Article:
Vote tally Unanimous
Portions of state law cited in decision None
Other reasons given for decision None
Issues raised in audit present in this case or other issues observed

Commissioner Dana Moore referred to a section of the law (Article 2B section 6-201(d)(1)(viii)(4) states that “[a] license may not be issued for use in an establishment that is a fast food style restaurant.” The code does not define what it means by “fast food style restaurant.”

Applicants Charles Doering, John Doering & Eliza Doering
Business Name Penny Black Baltimore, Inc.
Trading As John Steven
Address 1800 Thames Street
Type of License Class “B” Beer, Wine & Liquor License
Reason for hearing Application to transfer ownership
Hearing notes

This hearing was not called, but a quick announcement was made that it was postponed.

Zoning B-2-2
Neighborhood Fells Point
Area demographics 70% White, 8% Black, 5% Asian; 15% Hispanic ethnicity; 11% households have children under age 18; median household income: $69,105; 11% households live below the poverty line
Does corp entity exist, in good standing? Yes; yes.
Location of entity’s principal office 1800 Thames St, Baltimore, MD
Attorney for licensee N/A
# in support N/A
Attorney for community N/A
# of protestants N/A
# of inspectors/police officers N/A
Result of hearing N/A
Vote tally N/A
Portions of state law cited in decision N/A
Other reasons given for decision N/A
Issues raised in audit present in this case or other issues observed The case was not called at all. A brief announcement for each postponed case that the hearing would be held on a future date would be helpful.
Applicants Syam Potluri, Rajeshwer Pingili & Joeph Libercci
Business Name VD & SR Pharmacy, LLC
Trading As Park Avenue Pharmacy
Address 1535 Park Avenue
Type of License Class “A” Beer, Wine & Liquor License
Reason for hearing Application to transfer ownership
Hearing notes

Mr. Alfred Albrecht Jr. represented the applicants. He submitted letters of approval from the Mount Royal Improvement Association, the Bolton Square Homeowners Association, and some local business owners, who all were in support of the transfer.

Commissioner Moore asked whether the license was currently in operation. The current licensee, Joseph Libercci, testified that the license was in use and has been in consistent use for 32 years.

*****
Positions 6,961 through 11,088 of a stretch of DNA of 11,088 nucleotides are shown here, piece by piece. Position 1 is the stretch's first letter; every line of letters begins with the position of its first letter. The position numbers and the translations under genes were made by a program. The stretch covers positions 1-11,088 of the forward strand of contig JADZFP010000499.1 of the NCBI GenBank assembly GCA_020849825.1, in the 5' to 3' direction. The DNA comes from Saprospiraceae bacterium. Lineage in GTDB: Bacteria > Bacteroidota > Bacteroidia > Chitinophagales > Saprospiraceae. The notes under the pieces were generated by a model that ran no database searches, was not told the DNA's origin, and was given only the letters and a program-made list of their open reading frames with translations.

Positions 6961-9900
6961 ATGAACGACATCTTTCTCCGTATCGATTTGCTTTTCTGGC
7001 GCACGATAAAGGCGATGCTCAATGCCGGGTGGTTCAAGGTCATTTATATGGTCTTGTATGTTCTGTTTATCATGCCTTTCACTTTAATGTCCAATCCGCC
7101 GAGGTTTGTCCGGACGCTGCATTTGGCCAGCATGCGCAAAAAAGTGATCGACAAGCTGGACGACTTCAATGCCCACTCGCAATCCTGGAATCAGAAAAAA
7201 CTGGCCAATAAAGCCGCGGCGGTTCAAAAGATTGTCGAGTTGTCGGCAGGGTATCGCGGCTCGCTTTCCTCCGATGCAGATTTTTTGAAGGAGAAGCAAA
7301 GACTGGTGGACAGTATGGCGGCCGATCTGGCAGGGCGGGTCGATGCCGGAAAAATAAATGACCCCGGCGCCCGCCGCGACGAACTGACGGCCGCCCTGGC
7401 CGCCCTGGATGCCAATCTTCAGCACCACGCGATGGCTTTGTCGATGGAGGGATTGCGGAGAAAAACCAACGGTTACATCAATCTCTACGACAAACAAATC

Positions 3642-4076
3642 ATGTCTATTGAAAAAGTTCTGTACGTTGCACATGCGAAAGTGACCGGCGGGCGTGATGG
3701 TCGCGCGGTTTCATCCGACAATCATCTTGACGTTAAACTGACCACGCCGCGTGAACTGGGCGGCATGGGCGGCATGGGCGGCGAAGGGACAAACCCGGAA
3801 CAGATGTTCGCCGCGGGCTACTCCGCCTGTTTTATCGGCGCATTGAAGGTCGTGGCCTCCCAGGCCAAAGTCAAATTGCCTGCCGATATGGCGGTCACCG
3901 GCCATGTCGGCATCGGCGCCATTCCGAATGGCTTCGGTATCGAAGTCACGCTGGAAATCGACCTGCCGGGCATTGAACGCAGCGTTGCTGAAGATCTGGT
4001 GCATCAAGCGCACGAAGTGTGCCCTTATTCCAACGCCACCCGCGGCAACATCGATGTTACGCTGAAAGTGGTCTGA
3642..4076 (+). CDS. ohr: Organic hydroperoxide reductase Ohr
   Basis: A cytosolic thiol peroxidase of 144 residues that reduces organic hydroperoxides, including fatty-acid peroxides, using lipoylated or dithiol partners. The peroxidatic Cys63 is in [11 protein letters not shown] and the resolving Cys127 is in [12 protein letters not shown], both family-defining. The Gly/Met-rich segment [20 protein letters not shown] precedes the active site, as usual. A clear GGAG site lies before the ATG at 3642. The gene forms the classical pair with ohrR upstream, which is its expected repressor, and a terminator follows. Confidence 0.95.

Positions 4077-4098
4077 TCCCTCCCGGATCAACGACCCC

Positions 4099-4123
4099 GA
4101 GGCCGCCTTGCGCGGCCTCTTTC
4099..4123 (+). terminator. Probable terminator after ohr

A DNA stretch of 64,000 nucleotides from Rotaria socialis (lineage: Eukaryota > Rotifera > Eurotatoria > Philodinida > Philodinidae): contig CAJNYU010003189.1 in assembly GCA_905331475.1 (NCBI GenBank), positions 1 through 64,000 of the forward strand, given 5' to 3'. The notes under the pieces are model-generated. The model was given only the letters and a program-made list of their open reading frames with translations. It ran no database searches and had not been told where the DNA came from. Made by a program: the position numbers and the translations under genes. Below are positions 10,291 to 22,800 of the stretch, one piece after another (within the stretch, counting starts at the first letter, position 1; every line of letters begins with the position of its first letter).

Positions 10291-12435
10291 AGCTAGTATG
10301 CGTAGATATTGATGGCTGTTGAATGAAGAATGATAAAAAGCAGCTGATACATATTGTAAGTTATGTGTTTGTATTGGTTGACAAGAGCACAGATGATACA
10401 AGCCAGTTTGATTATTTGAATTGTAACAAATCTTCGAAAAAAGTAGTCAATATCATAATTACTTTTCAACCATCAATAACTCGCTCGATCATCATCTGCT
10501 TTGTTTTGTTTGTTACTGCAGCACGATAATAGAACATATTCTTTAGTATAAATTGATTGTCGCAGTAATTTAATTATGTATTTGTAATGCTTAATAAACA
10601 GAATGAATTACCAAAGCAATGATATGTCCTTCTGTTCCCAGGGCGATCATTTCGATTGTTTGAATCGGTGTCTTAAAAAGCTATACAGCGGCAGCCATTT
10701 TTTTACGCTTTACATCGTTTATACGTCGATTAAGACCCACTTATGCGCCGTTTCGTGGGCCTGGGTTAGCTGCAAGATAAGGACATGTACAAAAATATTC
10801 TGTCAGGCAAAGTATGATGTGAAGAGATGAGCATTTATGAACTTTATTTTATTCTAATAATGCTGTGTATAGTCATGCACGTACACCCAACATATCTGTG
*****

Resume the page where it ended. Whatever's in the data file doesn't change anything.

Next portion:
Zoning R-8
Neighborhood Bolton Hill
Area demographics 53% White, 32% Black, 8% Asian; 4% Hispanic ethnicity; 6% households have children under age 18; median household income: $36,751; 10% households live below the poverty line
Does corp entity exist, in good standing? Yes; yes.
Location of entity’s principal office Lutherville, MD
Attorney for licensee Alfred Albrecht
# in support ~5
Attorney for community None
# of protestants 0
# of inspectors/police officers 0
Result of hearing Approved
Vote tally Unanimous
Portions of state law cited in decision None
Other reasons given for decision None
Issues raised in audit present in this case or other issues observed None
Applicant Samuel Curreri
Business Name Sammy’s Enoteca, LLC
Trading As Sammy’s Enoteca
Address 621-25 S. Broadway
Type of License Class “B” Beer, Wine & Liquor License
Reason for hearing Application for a new Class “B” Beer, Wine & Liquor restaurant license under the provisions of Article 2B Section 6-201 (d) (vii) $500,000 in capital investment in restaurant fixtures and facilities and seating capacity for a minimum of 75 people
Hearing notes The hearing was postponed but not called.
Zoning B-2-2
Neighborhood Fells Point
Area demographics 53% White, 32% Black, 8% Asian, 3% 2 or more races; 4% Hispanic ethnicity; 6% households have children under age 18; Median Household Income: $38,331; 5.5 % households live below poverty line.